People with chronic pain may find it harder to regulate emotions

More than three million Australians experience chronic pain: an ongoing and often debilitating condition that can last from months to years. This persistent pain can impact many parts of a person’s life, with almost half of people with chronic pain also experiencing major anxiety and depression disorders.

Regulating emotions might be harder for people with chronic pain, the study finds. Photo: Shutterstock.

Now, a new study led by UNSW Sydney and NeuRA shows that people with chronic pain have an imbalance of neurotransmitters in the part of the brain responsible for regulating emotions.

This imbalance could be making it harder for them to keep negative emotions in check – and the researchers think persistent pain might be triggering the chemical disruption.

The findings are published today in the European Journal of Pain.

“Chronic pain is more than an awful sensation,” says senior author of the study Associate Professor Sylvia Gustin, a neuroscientist and psychologist at UNSW and NeuRA. “It can affect our feelings, beliefs and the way we are.

“We have discovered, for the first time, that ongoing pain is associated with a decrease in GABA, an inhibitive neurotransmitter in the medial prefrontal cortex. In other words, there's an actual pathological change going on.”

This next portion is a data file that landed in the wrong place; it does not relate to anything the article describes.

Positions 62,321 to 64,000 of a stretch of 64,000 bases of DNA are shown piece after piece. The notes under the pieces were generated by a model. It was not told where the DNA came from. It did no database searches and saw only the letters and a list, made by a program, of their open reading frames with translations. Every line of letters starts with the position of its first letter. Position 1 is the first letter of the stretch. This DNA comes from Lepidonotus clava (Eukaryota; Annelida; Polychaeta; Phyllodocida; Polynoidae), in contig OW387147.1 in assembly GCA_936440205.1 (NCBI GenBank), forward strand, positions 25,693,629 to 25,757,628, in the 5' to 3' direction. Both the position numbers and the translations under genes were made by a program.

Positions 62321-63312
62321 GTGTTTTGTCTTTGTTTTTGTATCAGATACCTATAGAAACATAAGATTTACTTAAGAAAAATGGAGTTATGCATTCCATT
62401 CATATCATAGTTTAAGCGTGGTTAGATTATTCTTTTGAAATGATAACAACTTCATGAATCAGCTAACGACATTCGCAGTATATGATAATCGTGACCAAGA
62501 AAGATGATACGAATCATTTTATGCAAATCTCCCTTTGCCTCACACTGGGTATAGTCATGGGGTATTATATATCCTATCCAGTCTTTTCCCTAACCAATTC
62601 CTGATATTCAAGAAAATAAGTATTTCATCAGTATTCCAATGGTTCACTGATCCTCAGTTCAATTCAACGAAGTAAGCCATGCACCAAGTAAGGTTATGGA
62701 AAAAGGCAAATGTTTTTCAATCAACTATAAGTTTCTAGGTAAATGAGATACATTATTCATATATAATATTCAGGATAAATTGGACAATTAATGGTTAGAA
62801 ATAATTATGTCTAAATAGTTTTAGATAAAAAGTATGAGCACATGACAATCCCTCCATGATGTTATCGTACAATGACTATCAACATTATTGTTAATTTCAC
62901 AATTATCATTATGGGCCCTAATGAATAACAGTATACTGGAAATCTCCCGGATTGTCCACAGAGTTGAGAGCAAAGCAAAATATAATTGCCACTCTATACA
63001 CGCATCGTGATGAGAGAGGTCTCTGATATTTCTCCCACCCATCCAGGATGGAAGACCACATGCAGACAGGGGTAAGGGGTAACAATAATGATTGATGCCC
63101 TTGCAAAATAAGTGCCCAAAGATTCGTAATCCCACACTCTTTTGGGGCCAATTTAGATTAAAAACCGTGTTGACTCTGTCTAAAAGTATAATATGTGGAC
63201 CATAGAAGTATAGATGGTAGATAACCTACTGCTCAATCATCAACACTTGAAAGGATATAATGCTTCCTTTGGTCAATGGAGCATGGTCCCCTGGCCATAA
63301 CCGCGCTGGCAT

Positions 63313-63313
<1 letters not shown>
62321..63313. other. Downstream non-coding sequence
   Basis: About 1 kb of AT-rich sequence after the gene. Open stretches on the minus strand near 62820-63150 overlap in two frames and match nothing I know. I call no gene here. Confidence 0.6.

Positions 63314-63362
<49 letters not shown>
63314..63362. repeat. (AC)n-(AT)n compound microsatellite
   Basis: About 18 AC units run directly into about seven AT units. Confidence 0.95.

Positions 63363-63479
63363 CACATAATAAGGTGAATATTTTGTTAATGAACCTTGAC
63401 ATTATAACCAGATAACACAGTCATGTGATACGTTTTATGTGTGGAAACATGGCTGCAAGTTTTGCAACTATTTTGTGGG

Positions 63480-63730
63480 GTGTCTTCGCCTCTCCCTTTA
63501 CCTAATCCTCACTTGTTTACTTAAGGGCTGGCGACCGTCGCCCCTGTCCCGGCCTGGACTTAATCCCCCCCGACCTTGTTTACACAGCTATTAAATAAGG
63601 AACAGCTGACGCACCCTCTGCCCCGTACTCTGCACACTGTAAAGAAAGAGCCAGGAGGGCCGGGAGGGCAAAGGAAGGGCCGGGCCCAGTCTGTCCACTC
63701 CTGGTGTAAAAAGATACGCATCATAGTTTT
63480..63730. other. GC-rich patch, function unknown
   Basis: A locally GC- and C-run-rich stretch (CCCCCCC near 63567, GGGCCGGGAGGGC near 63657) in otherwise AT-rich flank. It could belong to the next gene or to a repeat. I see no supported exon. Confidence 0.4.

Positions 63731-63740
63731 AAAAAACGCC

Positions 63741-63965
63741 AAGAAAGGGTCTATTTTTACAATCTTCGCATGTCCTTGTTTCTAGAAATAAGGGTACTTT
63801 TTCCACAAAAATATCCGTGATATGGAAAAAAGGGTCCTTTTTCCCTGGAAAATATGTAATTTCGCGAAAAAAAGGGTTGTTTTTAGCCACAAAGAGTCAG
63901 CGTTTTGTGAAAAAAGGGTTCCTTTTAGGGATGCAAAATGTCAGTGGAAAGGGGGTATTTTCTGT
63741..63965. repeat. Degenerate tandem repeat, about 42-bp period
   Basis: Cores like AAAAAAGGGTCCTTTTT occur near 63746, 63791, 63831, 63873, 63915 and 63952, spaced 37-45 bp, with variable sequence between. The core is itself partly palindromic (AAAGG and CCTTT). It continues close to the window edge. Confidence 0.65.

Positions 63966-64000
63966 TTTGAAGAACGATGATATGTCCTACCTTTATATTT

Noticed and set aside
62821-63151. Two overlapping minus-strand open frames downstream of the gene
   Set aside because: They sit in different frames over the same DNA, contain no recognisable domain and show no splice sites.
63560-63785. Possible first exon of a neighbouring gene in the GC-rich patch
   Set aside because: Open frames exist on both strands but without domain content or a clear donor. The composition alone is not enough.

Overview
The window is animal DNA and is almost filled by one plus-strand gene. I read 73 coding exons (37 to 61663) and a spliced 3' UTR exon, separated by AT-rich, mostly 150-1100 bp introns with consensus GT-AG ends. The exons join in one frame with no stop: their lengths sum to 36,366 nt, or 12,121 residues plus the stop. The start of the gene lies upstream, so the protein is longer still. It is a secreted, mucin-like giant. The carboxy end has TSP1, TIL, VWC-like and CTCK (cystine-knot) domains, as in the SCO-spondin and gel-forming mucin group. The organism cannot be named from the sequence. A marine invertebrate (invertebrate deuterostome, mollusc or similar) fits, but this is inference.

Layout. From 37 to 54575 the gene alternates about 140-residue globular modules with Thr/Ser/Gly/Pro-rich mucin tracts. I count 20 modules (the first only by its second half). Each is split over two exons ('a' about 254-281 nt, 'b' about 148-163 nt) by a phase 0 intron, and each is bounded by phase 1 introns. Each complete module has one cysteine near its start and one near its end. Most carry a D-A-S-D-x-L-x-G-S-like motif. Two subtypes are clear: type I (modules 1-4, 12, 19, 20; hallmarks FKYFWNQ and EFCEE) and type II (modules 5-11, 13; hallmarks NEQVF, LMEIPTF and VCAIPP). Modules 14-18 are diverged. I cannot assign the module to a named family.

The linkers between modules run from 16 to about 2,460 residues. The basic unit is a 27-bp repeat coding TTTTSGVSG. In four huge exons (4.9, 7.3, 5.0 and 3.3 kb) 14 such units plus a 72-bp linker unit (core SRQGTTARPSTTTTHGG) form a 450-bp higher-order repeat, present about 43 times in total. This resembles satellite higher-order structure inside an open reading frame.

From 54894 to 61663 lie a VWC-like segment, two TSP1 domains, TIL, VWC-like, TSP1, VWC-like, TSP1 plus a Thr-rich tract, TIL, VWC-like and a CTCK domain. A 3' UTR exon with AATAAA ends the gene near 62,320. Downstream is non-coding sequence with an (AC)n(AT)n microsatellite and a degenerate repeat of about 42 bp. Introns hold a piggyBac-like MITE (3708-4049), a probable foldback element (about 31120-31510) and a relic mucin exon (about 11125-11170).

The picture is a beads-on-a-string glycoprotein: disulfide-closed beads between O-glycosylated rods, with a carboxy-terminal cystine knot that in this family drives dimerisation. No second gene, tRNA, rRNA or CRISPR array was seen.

Neurotransmitters help communicate and balance messages between cells. While some amplify signals (called excitatory neurotransmitters), others weaken them (inhibitive neurotransmitters).

GABA, or γ-aminobutyric acid, is the main inhibitory neurotransmitter in the central nervous system. Its role in the medial prefrontal cortex – the part of the brain where emotional regulation happens – is to help dial down our emotions.

The research team used advanced neurological imaging to scan GABA content in the medial prefrontal cortex of 48 study participants, half of which experienced some form of chronic pain. A/Prof. Gustin says this relatively small sample size is typical for neurological imaging studies, which are costly to run.

The results show that participants with chronic pain had significantly lower levels of GABA than the control group – a pattern that was consistent regardless of their type of chronic pain.

A decrease in GABA means that the brain cells can no longer communicate to each other properly. When there’s a decrease in this neurotransmitter, our actions, emotions and thoughts get amplified.”

Sylvia Gustin, Associate Professor, UNSW

While the link between chronic pain and decreased levels of GABA has previously been found in animal studies, this is the first time it’s been translated to human studies.

A/Prof. Gustin says she hopes the findings are encouraging for people with chronic pain who may be experiencing mental health issues.

“It's important to remember it’s not you – there’s actually something physically happening to your brain,” she says.

“We don't know why it happens yet, but we are working on finding solutions on how to change it.”


University of New South Wales

Journal reference:

Kang, D., et al. (2021) Disruption to normal excitatory and inhibitory function within the medial prefrontal cortex in people with chronic pain. European Journal of Pain.

Posted in: Medical Research News | Medical Condition News

Tags: Anxiety, Brain, Central Nervous System, Chronic, Chronic Pain, Cortex, Depression, Imaging, Mental Health, Nervous System, Pain, Research

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